The doctors and nurses at Crouse Hospital in Syracuse had the most unusual patient on Sunday, Dec. 10.

The patient called Hen, who happened to be a 2,000-year-old Egyptian mummy, was brought in for a regular CT Scan.

Not A First For Hen 

It was not the first time that Hen made a visit to the Crouse Hospital for a medical test. The mummy got his first CAT scan in March 2006. In fact, a three-dimensional hologram of the mummy, inside the wrappings, was created in that scan and it is now on display at the library.

Interestingly, the 2006 scan results had taken everyone by surprise because it led to the discovery that Hen was actually a male and not female as believed previously. He was erroneously thought to be an Egyptian princess because that is what the benefactor of the library was told while purchasing Hen.

CT Scan Shows Ancient Patient Had Cancer

The scan also showed that the mummy had, what appeared to be, a cancerous tumor on the left leg. The biopsy tools available 10 years ago were not able to figure out the exact type of cancer Hen had.

In the last decade, however, technological innovations have resulted in upgraded equipment and what was once a 16 detector scanner is now a 320 detector scanner. The new set of tests on Sunday were conducted to see if the updated technology could unveil previously unknown and new facts about the mummy’s life and death. Also, it could throw some light on Hen’s leg tumor and the prevalence of cancer.

"He had a tumor on his Fibula which is one of the two bones of the lower leg," said Dr. Mark Levinsohn. "Looking at it, it had all the characteristics of a malignant tumor and one that's somewhat rare. So, here we have a rare circumstance and a rare tumor and that evoked our interest a lot."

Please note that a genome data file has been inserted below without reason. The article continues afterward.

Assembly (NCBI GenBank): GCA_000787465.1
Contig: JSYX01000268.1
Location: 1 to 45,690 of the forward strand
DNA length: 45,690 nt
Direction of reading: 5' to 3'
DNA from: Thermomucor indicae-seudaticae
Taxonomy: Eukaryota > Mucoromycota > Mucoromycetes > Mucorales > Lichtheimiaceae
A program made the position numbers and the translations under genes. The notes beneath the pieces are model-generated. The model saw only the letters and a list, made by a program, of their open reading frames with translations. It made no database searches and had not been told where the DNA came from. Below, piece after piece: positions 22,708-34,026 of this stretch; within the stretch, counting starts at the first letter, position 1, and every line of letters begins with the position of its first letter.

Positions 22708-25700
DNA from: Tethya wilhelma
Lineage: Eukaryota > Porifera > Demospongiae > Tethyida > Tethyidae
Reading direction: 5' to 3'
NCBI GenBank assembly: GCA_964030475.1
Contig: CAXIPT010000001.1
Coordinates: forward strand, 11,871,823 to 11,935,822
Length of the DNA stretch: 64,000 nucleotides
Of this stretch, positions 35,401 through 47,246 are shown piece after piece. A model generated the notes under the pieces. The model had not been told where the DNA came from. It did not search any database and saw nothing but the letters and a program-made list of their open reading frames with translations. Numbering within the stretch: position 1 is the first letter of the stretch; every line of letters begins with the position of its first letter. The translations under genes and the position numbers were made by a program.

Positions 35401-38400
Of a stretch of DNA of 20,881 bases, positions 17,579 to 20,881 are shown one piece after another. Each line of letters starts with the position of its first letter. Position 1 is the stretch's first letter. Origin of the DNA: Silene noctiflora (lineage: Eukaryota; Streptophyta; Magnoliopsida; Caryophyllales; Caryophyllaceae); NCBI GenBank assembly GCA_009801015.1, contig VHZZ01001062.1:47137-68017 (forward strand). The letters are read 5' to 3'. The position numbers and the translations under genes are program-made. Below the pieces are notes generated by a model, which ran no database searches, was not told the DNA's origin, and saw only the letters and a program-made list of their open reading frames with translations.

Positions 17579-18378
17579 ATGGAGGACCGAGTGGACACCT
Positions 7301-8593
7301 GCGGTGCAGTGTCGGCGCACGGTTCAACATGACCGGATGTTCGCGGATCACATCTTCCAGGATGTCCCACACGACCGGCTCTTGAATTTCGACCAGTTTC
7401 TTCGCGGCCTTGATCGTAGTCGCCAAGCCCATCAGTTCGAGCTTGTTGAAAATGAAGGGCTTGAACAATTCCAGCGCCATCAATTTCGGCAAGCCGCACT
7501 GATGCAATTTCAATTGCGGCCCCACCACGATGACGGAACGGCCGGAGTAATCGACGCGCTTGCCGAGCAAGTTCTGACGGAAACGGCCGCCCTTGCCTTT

All the services and labor associated with Hen’s research and medical studies were donated. It will take a few more months for the samples to be ready.

The Egyptian Mummy In Cazenovia

Hen is the resident mummy at the Cazenovia Library, which has been his home since 1894. The library benefactor Robert Hubbard brought the mummy after buying it during a tour of Egypt, with the aim of setting up a museum in the library.

Its age was proclaimed to be somewhere around 2,000 years by the Cazenovia Republican. Now, Betsy Kennedy, director of the library, wants people to treat Hen as a person and not as a mummy, which can only be possible with more information.

"My goal overall is to make this mummy a person; the more information we can get about Hen - who he was, how he lived, how he died - the more respect we can have for him," Kennedy said. "I want people to think of Hen as a person and not as an oddity."

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